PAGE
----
There are some fortunate souls who can do most of their travel without having to get the car out. I know this, as I am one of them. After all, from Crewe you have a daytime service giving four trains an hour to Manchester, three to Birmingham, and two each to Liverpool, Chester, Stoke and of course London. We have a direct rail link to Manchester Airport, with Liverpool Airport needing a short hop on the bus in addition. Birmingham Airport needs a change of train.
But in order to get to a family gathering yesterday, I had to drive. And for the two-thirds of the journey covered by dual carriageways and motorways this was not onerous. The rest, on single carriageway roads including a little of the dreaded A46, certainly was. Every single carriageway stretch, without exception, was severely overloaded with traffic.
But how else do we access all the communities too small to have a rail connection – and how do we manage for the weekends during which Network Rail (NR) habitually dig up large parts of the system? Moreover, public transport will never tempt those out of their cars who value the ability to smoke, share their space with nobody else, and routinely deafen themselves. And if you’re going somewhere the rails don’t reach, it can be massively inconvenient: other public transport doesn’t co-ordinate consistently, and outside London, bus services are overwhelmingly dreadful (especially evenings and weekends).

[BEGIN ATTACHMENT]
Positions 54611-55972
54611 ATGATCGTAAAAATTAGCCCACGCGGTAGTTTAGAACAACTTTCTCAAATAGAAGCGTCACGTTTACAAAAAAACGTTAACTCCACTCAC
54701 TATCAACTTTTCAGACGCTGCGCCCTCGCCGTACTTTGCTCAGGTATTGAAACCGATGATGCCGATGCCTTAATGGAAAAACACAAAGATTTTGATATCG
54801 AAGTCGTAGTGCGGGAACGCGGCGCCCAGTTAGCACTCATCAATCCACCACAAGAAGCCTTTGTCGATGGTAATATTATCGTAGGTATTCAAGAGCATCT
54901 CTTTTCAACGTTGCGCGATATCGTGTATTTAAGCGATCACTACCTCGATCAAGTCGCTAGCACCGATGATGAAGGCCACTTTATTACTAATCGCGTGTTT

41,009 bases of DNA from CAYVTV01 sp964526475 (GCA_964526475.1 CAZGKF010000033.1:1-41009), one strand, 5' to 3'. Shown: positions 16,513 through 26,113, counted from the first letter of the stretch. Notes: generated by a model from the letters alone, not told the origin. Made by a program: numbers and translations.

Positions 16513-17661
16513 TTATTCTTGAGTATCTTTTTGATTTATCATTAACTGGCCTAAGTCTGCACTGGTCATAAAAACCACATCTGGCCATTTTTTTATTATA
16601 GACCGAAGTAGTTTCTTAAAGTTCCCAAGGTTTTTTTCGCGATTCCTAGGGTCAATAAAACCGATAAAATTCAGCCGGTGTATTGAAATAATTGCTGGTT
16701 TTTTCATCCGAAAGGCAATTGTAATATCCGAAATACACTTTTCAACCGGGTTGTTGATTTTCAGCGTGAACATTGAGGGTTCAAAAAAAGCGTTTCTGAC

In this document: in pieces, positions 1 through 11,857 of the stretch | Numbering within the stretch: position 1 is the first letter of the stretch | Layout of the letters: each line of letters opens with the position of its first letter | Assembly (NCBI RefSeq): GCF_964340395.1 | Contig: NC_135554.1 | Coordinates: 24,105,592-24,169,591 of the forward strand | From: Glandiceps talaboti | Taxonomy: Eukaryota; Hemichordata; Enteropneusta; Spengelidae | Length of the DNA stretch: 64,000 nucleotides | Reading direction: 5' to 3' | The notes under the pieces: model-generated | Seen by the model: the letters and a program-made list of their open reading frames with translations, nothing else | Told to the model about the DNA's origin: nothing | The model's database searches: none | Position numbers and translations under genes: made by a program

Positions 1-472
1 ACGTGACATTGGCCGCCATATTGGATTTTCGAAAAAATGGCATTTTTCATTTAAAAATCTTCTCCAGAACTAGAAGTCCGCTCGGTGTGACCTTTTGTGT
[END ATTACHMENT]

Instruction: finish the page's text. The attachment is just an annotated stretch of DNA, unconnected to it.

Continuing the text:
Yet folks want the option of living out in the sticks, and then to have facilities around them such as pubs and shops. To make those pubs and shops viable, yet more will have to drive. It’s just too convenient to get the car out.
The good news for those driving everywhere, as I was told by someone in the industry, is that the North Sea still has another 20 to 30 years’ worth of oil left. Perhaps during that period we might think about how we get from A to B afterwards.